He broke my spirit, and it took years for me to recover from that.

So, there I was, 21 years old and divorced.  I discovered that I was pregnant (by him).  I quietly had an abortion.  To this day, I often wonder what my 35 year old son or daughter might have looked like.  As a Christian, I regret this chapter in my life a great deal.  I have asked for God's forgiveness, that I killed a child, and I was a lot more careful about birth control.  I never told my mother about this, because I was too ashamed.

Now that I think of it, Mr. X never told me he loved me.  Neither did my parents.

For the next few years, I had good times. I worked, as a travel agent, and visited all parts of the world.  I dated, but never had a serious relationship with men.  I didn't trust them.  I used them and I'd dump them. They used me.  I now realize that I wanted to hurt them, as much as I'd been hurt and rejected.  When I was 24, I met a man who owned a business next door to where I worked as a travel agent.  He'd wave at me, and I'd think to myself that he was attractive.  He was to become my husband of sixteen years, the father of  my son...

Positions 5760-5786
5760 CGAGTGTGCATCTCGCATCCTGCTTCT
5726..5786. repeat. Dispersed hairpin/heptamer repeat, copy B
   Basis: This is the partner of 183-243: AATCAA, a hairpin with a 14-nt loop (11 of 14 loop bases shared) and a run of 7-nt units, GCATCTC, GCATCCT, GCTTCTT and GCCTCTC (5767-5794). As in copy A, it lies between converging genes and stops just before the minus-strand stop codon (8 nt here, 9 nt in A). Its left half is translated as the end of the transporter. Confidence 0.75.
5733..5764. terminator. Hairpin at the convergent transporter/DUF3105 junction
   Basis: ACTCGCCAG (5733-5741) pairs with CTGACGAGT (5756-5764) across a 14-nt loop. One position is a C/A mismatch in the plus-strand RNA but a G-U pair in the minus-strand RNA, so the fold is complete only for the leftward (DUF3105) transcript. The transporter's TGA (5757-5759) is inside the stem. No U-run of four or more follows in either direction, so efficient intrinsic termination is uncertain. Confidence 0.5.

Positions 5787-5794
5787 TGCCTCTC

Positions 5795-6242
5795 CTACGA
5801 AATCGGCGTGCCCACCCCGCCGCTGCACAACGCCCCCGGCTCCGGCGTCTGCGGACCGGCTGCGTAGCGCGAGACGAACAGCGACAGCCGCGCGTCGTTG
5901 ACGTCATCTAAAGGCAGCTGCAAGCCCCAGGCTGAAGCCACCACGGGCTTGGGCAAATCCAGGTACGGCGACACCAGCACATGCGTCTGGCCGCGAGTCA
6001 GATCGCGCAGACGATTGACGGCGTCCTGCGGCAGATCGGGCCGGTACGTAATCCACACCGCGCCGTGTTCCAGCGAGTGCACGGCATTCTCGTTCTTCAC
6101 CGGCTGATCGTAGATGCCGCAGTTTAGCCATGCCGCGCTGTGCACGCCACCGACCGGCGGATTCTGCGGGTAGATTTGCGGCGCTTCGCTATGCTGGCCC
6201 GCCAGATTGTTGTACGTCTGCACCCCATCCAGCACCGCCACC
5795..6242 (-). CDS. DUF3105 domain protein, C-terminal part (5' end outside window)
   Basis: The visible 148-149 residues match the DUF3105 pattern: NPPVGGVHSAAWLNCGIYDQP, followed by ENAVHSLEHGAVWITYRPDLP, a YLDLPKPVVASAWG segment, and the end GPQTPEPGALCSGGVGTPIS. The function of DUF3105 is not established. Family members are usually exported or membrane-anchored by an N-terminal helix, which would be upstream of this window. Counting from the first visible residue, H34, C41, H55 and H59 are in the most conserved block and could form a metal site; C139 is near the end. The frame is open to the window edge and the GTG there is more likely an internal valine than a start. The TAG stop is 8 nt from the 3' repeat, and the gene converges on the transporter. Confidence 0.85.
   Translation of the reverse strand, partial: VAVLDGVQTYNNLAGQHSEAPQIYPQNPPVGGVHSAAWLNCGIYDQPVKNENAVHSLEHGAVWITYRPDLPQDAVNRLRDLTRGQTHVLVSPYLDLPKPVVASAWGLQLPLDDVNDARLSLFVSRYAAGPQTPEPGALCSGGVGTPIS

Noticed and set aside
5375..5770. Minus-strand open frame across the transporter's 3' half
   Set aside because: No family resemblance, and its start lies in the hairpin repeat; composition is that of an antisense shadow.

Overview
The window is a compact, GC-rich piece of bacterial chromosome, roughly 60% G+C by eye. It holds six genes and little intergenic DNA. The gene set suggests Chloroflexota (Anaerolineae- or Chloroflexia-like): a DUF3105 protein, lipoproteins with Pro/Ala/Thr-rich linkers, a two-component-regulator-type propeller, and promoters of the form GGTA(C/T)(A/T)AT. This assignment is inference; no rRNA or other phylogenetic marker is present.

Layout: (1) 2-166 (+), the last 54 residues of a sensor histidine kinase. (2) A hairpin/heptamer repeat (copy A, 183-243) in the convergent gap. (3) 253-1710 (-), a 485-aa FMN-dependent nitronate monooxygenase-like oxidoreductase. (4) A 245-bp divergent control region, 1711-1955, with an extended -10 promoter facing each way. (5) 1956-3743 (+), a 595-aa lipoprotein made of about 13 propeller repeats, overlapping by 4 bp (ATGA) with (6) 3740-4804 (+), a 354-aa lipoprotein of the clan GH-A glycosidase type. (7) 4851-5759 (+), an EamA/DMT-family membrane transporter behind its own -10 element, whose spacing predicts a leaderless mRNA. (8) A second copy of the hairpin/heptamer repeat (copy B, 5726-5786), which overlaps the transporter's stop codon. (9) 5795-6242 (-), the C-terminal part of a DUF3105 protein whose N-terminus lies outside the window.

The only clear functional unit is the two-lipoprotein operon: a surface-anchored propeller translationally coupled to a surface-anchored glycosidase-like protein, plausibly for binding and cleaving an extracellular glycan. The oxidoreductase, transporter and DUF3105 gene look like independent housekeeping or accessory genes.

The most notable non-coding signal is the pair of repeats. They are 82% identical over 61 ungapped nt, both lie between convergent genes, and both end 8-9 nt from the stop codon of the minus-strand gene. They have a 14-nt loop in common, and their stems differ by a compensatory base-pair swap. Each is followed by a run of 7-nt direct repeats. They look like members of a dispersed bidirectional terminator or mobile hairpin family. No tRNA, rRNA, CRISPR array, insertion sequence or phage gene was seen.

End of Part I.  More to come...

For today:  My son has been off work for two days. Just the other night, it was raining outside. My husband was on his laptop, my son was curled up on the couch reading. I was on my laptop.  I recall looking at my son, and feeling a sense of gratitude that I know where he is.  I have to say, that I am dreading the day he has to move out. He's 23 years old, and it's time.  I feel a sense of peace, that I know he's home with us alive and well.  He's still taking suboxone, feeling fine and he loves his job.  I am thankful for that. I pray that my son will be able to earn enough money to survive on his own. He will need to learn how to manage his money, because he is used to the comforts of home that my husband and I have-- from years of hard work, scrimping, saving and managing our finances. It isn't easy, and I am thankful for where my life is today.  I give God all the glory and thanks for this.